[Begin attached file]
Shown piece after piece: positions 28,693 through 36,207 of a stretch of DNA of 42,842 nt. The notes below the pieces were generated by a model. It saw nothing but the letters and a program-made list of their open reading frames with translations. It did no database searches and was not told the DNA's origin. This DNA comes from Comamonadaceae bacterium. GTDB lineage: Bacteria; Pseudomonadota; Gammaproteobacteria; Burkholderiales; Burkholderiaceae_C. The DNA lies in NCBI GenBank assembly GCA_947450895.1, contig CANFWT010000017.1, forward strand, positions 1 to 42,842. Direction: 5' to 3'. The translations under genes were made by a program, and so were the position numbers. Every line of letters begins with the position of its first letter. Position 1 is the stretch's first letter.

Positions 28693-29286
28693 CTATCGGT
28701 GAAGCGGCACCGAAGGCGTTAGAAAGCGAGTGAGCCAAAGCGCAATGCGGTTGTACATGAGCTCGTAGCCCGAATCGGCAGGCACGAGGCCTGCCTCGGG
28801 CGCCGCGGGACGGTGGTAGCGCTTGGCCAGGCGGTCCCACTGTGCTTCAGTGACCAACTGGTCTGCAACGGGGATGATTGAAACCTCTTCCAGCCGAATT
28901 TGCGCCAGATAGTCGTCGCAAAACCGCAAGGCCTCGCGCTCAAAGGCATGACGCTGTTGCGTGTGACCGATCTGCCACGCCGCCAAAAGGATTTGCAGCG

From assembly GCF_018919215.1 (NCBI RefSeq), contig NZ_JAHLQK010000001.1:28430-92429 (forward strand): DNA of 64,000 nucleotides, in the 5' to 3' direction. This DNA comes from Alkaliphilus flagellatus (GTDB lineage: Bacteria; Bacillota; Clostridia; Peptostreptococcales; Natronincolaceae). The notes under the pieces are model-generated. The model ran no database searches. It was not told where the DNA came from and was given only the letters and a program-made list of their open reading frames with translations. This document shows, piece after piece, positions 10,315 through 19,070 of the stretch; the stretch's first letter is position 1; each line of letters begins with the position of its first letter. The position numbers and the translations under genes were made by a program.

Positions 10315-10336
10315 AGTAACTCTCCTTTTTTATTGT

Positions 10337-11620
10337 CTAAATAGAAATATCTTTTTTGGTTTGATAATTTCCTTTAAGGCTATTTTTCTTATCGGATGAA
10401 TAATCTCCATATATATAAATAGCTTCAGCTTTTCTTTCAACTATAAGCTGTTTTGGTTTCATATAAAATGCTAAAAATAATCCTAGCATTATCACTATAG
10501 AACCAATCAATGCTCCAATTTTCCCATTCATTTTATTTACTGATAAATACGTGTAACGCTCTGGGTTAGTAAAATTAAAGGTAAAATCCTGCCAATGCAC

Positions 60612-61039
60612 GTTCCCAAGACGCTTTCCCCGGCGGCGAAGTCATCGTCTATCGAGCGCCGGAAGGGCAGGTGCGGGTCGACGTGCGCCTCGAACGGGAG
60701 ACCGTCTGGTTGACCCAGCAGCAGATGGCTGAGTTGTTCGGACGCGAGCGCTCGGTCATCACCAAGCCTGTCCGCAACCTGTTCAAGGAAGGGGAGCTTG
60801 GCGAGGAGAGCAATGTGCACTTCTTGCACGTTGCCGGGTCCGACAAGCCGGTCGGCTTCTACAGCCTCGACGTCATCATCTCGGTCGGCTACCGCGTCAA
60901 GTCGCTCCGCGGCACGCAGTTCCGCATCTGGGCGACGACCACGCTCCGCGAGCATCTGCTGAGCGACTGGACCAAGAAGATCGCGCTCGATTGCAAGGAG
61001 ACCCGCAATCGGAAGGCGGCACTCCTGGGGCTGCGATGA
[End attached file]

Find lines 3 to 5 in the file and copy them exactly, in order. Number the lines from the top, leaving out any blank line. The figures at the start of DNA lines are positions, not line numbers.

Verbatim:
28693 CTATCGGT
28701 GAAGCGGCACCGAAGGCGTTAGAAAGCGAGTGAGCCAAAGCGCAATGCGGTTGTACATGAGCTCGTAGCCCGAATCGGCAGGCACGAGGCCTGCCTCGGG
28801 CGCCGCGGGACGGTGGTAGCGCTTGGCCAGGCGGTCCCACTGTGCTTCAGTGACCAACTGGTCTGCAACGGGGATGATTGAAACCTCTTCCAGCCGAATT